Jones Hole: '˜God'™s Gift'™ To Fly-Fishing
October 04, 2010
A wonder of the Utah desert, Jones Hole Creek has everything a trout flyfisher could want. (March 2007)
Jones Hole Creek wasn't named for author Brian K. Jones or his son, Dave, pictured here at the confluence of the creek and the Green River. But they feel at home here, and so will you.
Photo by Quinton Inglet
I was two days into a raft trip down the lower Green River, a silt-filled ribbon of brown soup that winds through one of the deepest canyons in the world. As we approached camp for the night, I saw a crystal-clear stream that poured into the river, carving a silver arc far out into the muddy silt and sand.
Then I saw big shapes darting through the water -- fat and healthy trout, rushing to safety.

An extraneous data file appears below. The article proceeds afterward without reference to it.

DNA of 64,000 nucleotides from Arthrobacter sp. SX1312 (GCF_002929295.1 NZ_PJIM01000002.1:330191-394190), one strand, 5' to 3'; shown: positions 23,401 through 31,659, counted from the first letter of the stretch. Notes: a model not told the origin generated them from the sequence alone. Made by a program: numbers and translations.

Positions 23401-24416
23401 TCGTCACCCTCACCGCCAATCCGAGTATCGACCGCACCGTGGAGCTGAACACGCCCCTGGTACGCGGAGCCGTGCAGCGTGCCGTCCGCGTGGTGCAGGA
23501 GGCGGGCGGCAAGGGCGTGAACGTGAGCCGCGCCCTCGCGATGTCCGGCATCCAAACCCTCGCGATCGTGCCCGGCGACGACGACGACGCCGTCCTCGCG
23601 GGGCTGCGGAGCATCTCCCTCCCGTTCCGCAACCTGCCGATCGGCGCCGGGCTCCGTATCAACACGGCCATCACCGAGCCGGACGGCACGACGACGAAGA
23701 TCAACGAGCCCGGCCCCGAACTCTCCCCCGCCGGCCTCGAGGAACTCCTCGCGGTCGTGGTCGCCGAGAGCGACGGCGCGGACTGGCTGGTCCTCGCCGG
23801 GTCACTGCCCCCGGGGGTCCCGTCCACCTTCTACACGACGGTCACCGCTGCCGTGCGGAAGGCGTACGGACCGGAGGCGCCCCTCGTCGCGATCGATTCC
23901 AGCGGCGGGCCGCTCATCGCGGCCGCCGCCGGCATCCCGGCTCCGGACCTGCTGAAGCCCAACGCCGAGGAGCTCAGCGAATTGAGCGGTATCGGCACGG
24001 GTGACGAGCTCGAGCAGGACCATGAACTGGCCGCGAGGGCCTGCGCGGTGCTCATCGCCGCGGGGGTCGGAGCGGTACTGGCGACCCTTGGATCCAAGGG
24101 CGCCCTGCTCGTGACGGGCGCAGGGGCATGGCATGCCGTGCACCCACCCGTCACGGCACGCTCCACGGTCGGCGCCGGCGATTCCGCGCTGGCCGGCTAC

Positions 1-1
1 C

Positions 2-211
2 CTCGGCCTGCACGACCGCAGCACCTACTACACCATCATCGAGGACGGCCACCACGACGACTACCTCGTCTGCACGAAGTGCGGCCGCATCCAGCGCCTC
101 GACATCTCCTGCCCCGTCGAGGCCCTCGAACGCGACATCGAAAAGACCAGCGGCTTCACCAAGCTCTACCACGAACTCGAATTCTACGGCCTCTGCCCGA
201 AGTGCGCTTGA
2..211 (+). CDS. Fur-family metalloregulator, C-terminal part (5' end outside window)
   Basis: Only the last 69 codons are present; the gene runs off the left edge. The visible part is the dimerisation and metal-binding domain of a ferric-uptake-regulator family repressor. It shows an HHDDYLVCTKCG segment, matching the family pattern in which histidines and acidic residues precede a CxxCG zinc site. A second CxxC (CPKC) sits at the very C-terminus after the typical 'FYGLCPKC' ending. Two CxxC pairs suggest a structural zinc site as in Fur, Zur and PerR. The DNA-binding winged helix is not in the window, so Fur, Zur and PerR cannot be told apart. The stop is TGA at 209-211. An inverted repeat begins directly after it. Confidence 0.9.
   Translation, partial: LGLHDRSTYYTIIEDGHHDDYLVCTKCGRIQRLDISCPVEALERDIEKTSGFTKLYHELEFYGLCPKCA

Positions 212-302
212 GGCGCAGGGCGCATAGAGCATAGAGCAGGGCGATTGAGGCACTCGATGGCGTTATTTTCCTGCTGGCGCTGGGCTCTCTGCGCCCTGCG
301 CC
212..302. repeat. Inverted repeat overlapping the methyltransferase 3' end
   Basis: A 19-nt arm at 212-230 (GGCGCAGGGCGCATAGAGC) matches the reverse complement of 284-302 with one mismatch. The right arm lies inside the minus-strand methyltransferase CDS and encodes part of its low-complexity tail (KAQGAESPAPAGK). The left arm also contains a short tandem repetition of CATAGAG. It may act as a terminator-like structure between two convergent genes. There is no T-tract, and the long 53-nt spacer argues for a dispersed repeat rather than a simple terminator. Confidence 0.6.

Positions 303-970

We beached the rafts, grabbed our rods, ran upstream and skipped the usual rock-rolling and surface scanning for insects. I tied on a hopper-dropper. Below the creek mouth, clear water hugs the Green River bank for about 200 yards.
We stood on the bank in the afternoon sun and watched three large trout feeding lazily on nymphs. My 23-year-old son Dave headed upstream. I greased the stimulator, extended line and shot the fly 20 yards across the water. It landed softly and danced across the riffle, its greased elk hairs glistened. I stripped line, my eyes fixed on the bobbing fly.
Moments later, both flies lay near my feet. Nothing! Picky fish.
Jones Hole Creek is one of the greatest wonders of the Utah desert. Ice-cold and crystal-clear, born from springs 600 feet above the canyon, it rushes down the canyon for four short miles before being consumed by the muddy waters of the Green. Every foot of it is filled with trout.
"This is God's gift to trout fishing," said a local game warden who checked my license. I couldn't agree more, and there are many reasons why. At the creek's headwaters is Jones Hole National Fish Hatchery, which produces 175,000 pounds of trout a year. The really good news is, it leaks!
A FISHING OASIS